Thanks for the warm welcome, Mitra! This is my first blog ever... so please make allowances. Here goes!
Americans tell me I am productive. This amuses me. In Australia, I am only moderately so. To keep our jobs, we must maintain a base level of publishing. We nearly all work in large state-funded comprehensive universities in 40:40:20 roles, and research productivity is part of the bargain we made in return for public money. British scholars operate under similar conditions.
I have been properly busy for a few years now as I’ve cycled through a series of administrative roles at my university. This busyness that has led me, finally, to start organising myself into productivity. So, in this first blog for the LHB, I’ve listed a few productivity tips that work for me—all of which, of course, are borrowed from others.
1. Research and write every day! The first and most important rule is to work on your research project (or one of your research projects) every working day. ‘Research Friday’ is a dream that collapses endlessly into either procrastination or crisis. In any case, if you’ve not worked on your project for a whole week, it will take you a good chunk of that time to get your head back into gear.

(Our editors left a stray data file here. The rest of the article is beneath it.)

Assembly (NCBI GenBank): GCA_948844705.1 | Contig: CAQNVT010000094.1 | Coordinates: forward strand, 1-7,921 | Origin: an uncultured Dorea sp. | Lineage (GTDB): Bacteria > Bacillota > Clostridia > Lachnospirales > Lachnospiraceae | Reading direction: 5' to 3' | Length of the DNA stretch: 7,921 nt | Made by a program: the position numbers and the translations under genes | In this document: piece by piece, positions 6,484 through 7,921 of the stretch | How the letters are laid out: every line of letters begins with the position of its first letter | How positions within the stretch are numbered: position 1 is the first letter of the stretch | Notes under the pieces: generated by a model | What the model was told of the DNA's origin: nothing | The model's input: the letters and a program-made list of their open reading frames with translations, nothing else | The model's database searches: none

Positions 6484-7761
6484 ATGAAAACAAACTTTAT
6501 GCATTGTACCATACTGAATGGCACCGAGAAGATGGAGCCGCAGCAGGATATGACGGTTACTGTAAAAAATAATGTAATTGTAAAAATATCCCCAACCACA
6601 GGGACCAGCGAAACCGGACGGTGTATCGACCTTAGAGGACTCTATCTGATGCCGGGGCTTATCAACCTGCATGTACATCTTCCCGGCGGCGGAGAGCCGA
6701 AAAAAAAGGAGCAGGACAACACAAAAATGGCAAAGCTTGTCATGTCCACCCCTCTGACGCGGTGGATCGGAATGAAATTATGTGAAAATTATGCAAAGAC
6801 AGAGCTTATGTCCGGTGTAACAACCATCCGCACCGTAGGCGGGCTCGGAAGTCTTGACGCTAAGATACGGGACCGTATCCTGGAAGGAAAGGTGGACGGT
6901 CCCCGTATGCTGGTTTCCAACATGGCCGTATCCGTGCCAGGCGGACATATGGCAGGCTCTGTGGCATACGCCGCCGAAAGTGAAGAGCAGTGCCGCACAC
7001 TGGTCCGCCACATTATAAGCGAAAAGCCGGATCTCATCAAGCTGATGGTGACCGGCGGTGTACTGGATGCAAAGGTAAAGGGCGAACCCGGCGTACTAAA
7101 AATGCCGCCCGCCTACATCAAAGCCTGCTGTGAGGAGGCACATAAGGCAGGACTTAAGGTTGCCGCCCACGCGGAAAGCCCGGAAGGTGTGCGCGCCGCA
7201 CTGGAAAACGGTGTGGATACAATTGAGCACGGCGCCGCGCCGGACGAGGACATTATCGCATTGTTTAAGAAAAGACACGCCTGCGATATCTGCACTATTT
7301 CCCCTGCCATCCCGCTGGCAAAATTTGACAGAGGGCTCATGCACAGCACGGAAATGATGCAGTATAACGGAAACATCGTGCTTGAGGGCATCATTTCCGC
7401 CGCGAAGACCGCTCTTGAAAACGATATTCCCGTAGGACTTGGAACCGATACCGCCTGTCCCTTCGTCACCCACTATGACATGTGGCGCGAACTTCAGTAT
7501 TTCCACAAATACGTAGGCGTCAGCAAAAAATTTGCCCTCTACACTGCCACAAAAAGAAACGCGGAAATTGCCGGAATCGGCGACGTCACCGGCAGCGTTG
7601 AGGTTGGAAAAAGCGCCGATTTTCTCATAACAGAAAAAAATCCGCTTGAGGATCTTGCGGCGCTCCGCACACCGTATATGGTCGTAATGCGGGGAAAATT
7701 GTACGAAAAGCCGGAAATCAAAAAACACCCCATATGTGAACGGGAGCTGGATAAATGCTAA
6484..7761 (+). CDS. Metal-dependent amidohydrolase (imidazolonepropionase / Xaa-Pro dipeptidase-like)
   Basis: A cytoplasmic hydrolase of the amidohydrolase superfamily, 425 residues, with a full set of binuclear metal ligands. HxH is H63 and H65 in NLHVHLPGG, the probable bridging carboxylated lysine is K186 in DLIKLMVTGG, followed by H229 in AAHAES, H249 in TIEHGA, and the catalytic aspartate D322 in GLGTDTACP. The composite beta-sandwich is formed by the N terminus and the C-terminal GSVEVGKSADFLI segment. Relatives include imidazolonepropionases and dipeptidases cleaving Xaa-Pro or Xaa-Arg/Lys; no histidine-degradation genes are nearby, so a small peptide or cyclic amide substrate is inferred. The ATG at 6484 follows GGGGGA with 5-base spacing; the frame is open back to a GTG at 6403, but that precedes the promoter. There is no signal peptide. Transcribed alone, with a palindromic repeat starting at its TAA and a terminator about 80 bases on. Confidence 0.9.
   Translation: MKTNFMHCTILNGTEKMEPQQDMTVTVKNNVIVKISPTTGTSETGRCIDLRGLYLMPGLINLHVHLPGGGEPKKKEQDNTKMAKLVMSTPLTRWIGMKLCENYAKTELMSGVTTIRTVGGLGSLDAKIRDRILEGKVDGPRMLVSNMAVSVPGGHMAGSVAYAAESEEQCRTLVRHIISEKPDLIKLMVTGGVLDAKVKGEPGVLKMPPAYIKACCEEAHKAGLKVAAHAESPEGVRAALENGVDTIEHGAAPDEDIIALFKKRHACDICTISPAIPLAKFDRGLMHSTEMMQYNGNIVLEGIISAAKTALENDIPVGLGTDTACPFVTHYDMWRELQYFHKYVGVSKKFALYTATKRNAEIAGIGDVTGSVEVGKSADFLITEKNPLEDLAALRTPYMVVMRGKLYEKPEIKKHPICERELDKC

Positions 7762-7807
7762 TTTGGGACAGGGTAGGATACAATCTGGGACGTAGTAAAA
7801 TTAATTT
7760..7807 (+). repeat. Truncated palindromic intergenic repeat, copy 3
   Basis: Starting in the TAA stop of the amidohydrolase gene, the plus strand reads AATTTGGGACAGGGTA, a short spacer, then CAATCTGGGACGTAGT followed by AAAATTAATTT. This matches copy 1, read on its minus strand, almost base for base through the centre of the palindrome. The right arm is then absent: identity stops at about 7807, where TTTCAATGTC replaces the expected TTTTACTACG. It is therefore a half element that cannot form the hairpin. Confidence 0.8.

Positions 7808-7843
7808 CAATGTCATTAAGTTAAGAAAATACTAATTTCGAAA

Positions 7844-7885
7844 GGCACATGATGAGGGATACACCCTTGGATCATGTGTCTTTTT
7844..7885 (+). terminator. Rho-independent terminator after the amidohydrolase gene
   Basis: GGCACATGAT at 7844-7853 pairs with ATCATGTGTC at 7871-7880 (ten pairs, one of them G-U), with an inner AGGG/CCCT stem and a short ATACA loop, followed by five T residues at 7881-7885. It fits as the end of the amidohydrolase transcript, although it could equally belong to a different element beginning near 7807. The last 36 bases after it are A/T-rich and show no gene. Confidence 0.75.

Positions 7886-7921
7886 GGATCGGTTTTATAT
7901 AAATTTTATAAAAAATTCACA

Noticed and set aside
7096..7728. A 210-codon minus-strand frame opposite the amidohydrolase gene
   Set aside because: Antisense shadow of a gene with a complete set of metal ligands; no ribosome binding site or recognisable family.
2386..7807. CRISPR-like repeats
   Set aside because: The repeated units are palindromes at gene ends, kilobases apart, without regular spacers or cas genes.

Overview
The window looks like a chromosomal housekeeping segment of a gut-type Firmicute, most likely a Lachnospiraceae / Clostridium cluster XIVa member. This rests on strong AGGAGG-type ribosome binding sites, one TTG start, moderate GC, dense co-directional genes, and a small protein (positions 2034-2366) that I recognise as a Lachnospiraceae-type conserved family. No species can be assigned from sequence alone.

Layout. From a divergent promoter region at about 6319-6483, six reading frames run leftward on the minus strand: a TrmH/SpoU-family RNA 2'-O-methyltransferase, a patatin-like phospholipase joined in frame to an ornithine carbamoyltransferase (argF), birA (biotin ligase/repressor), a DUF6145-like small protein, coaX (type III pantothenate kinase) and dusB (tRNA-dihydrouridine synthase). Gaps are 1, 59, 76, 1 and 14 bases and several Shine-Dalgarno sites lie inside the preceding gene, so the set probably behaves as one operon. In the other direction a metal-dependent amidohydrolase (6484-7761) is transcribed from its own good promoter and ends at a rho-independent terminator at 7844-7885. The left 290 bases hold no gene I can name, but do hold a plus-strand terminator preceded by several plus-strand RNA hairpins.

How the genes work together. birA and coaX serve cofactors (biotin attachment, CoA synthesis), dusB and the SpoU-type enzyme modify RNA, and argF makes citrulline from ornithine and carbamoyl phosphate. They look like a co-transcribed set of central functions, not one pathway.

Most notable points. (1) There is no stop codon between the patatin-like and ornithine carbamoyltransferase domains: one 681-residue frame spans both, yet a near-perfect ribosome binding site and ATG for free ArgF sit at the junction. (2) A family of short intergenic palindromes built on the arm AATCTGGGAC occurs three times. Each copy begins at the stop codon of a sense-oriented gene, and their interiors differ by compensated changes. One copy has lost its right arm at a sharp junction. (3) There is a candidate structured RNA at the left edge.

I try to get to work by 7:00 in the morning from Monday to Friday and block out four solid hours in my diary. A better me would not check my e-mail during this period. That version of Lisa would have her third book manuscript with a publisher rather than still in draft. The real me never quite makes it to 11am because I do check my e-mail, people drop in, I get really, REALLY hungry, and/or I start fretting about the long list of other tasks for the day. The whole arrangement has usually collapsed by about 9.50. But this is much better than nothing.
‘Stealing’ this time helps you to remember that research work is a privilege. Sometimes I collapse at my desk, turn on my computer and sigh. Lately, I stop to remind myself that this is the part of the job I love best. Then I get on with it.
2. Use rare writing days properly! Even if you follow tip 1, of course you should take whole writing days whenever you can. Turn off your internet connection and your phone. Do this with a friend so you can police each other. Organise to read each other’s work while you are at it.
3. Work when you can! If you end up with unexpected time, pick up a quick research task, run to the library. Use every bit of time you can find with headspace to get something research-related done.